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Safety alert 58

January 2014

Vibration-induced fatigue on process pipework

What happened?
During a recent inspection at a facility, a NOPSEMA inspector observed vibration-induced fatigue cracking and
evidence of rectification work carried out on several small bore connections on seawater cooling pipes. On
further investigation, it was discovered that there had also been a recent fatigue failure on the hydrocarbon
test separator header. Fortunately, the operator had detected hydrocarbon leaking out of the crack and the
line was repaired without any major release of hydrocarbons.
The operator of the facility initially did not report the incident as a dangerous occurrence (damage to safety
critical equipment), as it was considered only a “minor weep”.

Seawater line with fatigue cracking Failed hydrocarbon test header with engineered
temporary clamp

What could go wrong?

In certain situations, vibration-induced fatigue could lead to a loss of containment of a significant quantity of
hydrocarbons, which if ignited could result in a major accident event involving multiple fatalities.

Key lessons:
• The risk of vibration-induced fatigue on hydrocarbon facilities must be thoroughly assessed. All types of
excitation should be considered, including:
• flow induced turbulence
• mechanical excitation
• pulsation from reciprocating and positive displacement pumps and compressors, rotational stall
and flow induced excitation
• high frequency acoustic fatigue
• surge/momentum changes due to valve operations
• cavitation and flashing.

National Offshore Petroleum Safety and Environmental Management Authority Rev 0 A339011 28/01/2014 1 of 2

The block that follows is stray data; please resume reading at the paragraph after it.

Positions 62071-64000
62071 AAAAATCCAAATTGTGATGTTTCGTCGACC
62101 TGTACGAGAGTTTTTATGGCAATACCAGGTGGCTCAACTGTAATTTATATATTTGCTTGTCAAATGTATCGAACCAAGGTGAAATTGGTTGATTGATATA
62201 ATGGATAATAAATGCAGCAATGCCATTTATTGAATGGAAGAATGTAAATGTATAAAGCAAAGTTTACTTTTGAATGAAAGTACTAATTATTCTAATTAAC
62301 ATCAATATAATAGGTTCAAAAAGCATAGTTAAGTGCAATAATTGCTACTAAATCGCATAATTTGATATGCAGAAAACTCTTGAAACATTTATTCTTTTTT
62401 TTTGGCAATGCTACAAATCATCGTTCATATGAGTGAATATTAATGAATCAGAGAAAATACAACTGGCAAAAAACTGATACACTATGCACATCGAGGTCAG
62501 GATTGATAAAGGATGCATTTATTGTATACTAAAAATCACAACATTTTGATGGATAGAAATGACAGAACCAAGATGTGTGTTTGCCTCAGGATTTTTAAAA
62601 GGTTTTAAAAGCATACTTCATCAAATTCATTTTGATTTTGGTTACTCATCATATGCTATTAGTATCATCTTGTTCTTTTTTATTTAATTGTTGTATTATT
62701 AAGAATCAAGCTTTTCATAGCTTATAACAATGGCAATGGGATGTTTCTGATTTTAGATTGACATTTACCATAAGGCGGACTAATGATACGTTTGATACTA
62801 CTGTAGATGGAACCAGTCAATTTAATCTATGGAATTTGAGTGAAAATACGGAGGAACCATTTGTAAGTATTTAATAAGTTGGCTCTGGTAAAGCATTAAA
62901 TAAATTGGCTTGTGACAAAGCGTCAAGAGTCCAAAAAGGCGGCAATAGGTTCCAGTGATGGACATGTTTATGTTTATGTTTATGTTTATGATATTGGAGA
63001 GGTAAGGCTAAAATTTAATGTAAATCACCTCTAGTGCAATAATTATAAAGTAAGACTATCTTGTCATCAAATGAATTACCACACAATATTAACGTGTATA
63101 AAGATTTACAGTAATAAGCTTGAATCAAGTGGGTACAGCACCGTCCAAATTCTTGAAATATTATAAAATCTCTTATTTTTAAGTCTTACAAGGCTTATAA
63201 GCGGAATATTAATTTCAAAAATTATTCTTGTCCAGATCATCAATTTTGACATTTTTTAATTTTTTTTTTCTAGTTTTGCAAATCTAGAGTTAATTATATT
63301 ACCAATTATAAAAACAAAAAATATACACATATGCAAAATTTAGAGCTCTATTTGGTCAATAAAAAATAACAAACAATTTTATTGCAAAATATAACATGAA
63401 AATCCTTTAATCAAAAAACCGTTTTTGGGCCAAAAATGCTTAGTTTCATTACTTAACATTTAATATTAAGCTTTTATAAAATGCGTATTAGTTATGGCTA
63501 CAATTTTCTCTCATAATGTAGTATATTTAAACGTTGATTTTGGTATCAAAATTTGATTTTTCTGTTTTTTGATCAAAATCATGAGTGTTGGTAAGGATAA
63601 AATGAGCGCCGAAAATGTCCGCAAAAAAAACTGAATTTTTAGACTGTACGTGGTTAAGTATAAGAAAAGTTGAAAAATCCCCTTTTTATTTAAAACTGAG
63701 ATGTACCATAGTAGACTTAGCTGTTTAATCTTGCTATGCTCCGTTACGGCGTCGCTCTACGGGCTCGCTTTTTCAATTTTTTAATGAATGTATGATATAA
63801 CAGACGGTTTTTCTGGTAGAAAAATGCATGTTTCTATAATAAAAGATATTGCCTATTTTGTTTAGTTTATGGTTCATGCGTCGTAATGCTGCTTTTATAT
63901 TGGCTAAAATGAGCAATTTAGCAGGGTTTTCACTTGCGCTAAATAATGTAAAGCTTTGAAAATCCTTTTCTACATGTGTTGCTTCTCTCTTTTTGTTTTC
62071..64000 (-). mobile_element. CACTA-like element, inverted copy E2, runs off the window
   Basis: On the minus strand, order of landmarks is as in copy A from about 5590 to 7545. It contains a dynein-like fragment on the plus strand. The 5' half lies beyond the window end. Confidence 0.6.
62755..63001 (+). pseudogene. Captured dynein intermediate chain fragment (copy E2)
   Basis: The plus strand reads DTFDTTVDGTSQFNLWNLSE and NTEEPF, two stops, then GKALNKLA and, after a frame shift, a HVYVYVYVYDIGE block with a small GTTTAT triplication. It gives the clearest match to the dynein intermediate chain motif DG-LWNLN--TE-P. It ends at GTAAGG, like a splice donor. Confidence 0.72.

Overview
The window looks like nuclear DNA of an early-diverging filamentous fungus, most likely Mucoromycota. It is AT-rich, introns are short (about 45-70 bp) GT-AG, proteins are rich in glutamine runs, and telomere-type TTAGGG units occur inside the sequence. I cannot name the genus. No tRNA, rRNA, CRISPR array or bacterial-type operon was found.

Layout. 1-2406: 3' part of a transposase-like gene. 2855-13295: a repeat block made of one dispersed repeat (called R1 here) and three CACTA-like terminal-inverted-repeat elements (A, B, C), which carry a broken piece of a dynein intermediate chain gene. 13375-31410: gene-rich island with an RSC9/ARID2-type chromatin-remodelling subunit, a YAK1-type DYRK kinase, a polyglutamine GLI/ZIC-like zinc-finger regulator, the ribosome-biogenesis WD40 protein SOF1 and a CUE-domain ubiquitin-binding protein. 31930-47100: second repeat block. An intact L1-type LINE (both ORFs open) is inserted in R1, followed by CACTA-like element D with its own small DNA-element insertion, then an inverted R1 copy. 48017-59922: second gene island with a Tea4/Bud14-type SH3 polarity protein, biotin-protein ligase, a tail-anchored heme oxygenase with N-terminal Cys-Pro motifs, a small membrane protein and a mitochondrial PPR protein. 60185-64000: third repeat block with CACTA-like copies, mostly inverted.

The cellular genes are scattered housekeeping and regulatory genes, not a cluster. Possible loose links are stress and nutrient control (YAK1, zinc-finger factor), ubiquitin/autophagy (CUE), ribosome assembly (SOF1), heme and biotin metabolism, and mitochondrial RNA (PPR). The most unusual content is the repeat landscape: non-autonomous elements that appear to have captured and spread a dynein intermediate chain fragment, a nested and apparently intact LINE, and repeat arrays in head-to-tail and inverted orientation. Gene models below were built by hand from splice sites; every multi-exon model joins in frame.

Safety alert 58 Vibration-induced fatigue on
process pipework

• The Energy Institute, based in the United Kingdom, has developed guidelines for the avoidance of
vibration-induced fatigue failure in process pipework. The guidelines can be used from the design stage
through to the operational stage in the life of a facility to identify and address pipework at risk of
vibration-induced fatigue.
• It is a requirement to report any dangerous occurrence on a facility to NOPSEMA under Clause 82 of
Schedule 3 to the Offshore Petroleum and Greenhouse Gas Storage Act 2006. Regulation 2.41 of the
Offshore Petroleum and Greenhouse Gas Storage (Safety) Regulations 2009, defines a dangerous
occurrence as:
• An occurrence that did not cause, but could reasonably have caused:
a. the death of, or serious personal injury to, a person; or
b. a member of the workforce to be incapacitated from performing work for a period of at least 3
• A fire or explosion
• A collision of a marine vessel with the facility
• An uncontrolled release of hydrocarbon vapour exceeding 1 kilogram
• An uncontrolled release of petroleum liquids exceeding 80 litres
• A well kick exceeding 8 cubic metres (or 50 barrels)
• An unplanned event that required the emergency response plan to be implemented
• Damage to safety-critical equipment

For further information email and quote Alert 58.

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